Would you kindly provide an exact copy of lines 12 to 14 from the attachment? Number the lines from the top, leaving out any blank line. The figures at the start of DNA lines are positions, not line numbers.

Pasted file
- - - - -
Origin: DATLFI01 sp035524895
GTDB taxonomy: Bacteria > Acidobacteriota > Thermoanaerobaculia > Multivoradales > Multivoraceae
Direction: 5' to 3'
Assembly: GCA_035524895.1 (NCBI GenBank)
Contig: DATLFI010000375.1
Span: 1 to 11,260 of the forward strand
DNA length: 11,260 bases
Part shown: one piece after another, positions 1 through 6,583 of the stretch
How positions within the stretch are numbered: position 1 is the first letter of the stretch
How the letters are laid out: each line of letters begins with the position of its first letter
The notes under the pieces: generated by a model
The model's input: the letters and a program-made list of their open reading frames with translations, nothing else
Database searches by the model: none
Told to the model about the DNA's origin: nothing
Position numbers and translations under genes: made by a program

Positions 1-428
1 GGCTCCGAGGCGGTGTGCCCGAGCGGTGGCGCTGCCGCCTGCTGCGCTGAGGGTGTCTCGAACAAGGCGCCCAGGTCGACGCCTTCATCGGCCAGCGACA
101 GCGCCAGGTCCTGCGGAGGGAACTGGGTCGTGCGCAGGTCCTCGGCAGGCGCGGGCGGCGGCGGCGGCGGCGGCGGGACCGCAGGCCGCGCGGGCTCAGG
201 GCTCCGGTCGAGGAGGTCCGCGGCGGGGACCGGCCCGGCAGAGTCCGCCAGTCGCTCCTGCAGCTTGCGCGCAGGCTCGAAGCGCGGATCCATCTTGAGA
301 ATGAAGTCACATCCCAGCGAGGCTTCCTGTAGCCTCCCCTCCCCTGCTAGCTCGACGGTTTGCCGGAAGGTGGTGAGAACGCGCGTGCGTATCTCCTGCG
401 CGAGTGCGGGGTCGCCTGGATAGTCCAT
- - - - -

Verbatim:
The model's input: the letters and a program-made list of their open reading frames with translations, nothing else
Database searches by the model: none
Told to the model about the DNA's origin: nothing